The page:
Now that Code Wars 2016 is over, here are some things I’ve learned.
My biggest frustration is we can’t do a real beta test of the challenge. We have to keep it secret and so we test here at Windward. We spend a day where everyone actually codes up a client as our final test, and it makes for a fun day at work. We beat on the game. And yet… every year… there’s a bug.
We had one bug in the server. My fault. I wrote that code. I know the board game inside out. There’s no excuse. It was a dumb error. With that said, it didn’t have a great impact on the AI design and so it wasn’t a big hit.
Where we fell down was the Python client. Our problem with Python is we need to have one of our student interns write it and others test it. Every full-time person here has either never used it or it has been years since they have. We clearly need to do better in this area and we’ll do careful Python code review next year.
The AI Game
The game itself was a good challenge I think. My goal is have a game that’s easy to understand, and given 24 hours you could write a good AI. But in 8 hours it’s brutal. You have to make thoughtful choices, test quickly, and adapt even more quickly. I think Acquire did exactly that, especially with the 5 special cards.
What Students Gained
The feedback I got from one of the proctors was that he thinks students learned more in the 8 hours of this competition than they learn in a semester in some classes. I think that’s overstating it, but I do know this was an event that students learned a lot at, as well as had fun.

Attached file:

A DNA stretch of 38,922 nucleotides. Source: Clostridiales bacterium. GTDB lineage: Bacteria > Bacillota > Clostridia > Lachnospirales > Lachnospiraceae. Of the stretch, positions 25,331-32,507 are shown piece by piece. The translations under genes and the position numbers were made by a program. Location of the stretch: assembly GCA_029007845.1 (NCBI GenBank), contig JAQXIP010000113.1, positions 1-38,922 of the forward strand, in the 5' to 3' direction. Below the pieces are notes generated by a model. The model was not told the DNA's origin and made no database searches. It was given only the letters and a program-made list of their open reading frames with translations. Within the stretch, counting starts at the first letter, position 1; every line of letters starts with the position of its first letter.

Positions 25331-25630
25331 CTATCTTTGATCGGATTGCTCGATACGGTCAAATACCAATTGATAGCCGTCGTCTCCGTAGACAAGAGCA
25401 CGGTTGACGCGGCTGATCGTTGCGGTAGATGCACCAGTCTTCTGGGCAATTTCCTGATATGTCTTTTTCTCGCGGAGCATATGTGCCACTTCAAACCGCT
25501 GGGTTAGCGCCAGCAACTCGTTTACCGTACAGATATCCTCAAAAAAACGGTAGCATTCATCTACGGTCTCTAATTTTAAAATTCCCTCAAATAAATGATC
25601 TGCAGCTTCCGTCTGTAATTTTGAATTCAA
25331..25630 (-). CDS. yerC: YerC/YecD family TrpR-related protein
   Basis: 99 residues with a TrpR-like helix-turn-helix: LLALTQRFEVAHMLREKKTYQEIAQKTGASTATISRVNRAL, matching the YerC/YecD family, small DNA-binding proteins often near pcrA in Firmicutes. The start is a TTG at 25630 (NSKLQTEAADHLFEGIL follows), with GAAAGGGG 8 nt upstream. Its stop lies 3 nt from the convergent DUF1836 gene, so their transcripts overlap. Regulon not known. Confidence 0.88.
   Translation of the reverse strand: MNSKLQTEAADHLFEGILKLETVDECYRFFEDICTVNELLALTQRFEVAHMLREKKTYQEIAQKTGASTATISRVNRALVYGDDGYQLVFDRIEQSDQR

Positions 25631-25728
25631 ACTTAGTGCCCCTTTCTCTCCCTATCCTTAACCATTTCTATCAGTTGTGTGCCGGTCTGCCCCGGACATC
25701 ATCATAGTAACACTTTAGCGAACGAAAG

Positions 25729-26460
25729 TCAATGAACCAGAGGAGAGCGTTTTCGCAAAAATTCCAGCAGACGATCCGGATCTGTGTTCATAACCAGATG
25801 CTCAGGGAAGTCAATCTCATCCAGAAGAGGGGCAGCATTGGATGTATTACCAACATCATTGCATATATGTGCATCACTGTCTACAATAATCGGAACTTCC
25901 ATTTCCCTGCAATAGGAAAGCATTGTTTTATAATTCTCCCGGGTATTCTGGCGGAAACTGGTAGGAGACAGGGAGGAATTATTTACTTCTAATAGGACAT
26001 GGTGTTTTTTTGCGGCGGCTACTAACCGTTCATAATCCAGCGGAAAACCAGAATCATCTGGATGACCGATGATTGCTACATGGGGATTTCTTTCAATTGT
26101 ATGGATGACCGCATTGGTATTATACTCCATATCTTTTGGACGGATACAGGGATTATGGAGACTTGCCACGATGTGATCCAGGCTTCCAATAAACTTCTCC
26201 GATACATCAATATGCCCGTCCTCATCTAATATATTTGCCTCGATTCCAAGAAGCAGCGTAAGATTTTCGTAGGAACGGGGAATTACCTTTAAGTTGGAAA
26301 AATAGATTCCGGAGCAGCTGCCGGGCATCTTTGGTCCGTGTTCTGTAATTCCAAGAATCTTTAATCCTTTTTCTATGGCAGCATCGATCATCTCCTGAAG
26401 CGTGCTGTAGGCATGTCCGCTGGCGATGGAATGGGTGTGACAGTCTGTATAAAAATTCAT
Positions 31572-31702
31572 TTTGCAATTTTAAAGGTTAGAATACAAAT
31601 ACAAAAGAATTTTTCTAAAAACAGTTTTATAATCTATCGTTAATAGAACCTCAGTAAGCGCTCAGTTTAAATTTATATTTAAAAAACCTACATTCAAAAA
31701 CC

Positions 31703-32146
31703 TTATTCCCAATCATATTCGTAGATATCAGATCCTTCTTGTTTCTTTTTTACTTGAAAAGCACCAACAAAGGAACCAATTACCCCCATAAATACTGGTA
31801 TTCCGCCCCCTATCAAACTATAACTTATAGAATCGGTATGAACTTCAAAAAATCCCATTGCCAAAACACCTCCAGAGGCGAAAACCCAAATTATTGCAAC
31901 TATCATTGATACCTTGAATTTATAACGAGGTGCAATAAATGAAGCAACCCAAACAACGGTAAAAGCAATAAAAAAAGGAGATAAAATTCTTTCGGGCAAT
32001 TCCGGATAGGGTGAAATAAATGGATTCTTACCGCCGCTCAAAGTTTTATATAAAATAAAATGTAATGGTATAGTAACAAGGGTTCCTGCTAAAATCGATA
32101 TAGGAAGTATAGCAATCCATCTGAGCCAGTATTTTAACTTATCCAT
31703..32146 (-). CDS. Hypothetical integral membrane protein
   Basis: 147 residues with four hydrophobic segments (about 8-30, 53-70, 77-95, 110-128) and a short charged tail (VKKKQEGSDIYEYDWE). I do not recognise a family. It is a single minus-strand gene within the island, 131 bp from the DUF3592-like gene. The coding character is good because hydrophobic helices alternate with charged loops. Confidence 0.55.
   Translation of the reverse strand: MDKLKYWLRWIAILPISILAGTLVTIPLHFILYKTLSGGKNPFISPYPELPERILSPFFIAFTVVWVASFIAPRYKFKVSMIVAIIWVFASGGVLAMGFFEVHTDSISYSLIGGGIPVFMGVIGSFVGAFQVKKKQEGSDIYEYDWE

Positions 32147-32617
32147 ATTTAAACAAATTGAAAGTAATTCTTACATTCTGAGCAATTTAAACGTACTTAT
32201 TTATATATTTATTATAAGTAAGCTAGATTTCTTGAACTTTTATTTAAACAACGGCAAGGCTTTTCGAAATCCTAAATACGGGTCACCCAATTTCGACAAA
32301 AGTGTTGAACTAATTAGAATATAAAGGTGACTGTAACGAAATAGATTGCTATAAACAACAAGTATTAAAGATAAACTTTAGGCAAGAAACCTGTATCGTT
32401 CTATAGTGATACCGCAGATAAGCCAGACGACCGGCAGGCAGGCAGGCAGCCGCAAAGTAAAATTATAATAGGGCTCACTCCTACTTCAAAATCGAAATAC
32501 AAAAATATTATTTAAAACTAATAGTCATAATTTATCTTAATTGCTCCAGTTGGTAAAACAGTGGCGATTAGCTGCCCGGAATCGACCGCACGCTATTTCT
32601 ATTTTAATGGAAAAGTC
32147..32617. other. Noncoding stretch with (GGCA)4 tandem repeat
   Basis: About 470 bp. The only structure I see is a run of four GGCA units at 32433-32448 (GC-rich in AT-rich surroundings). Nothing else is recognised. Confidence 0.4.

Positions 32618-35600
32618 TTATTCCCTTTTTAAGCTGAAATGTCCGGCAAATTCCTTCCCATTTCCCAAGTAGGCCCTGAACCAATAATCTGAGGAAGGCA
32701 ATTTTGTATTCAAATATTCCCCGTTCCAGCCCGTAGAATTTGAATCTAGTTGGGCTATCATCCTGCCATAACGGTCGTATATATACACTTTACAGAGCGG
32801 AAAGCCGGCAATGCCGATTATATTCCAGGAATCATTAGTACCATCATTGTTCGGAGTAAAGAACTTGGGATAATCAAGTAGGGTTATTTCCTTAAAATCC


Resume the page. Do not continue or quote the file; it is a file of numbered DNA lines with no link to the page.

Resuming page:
I also love the fact that our contests are direct competitions between teams, with a score determining the winner. The head-to-head competition is what makes it so much more intense. And picking the winner by the score instead of a panel of judges makes it so clear as to who won.
We’re now trying to figure out what game to do next year. Help us out by telling us: What did you think of this year’s competition?
Please let me know in the comments below.
Author: David Thielen
Dave, Windward's founder and CEO, is passionate about building superb software teams from scratch and dramatically improving the productivity of existing software teams. He's really proud that he once created a game so compelling (Enemy Nations) that a now-professional World of Warcraft player lost his job for playing it incessantly on company time. You can read more from Dave on his personal blog, and at Huffington Post.
Other posts by David Thielen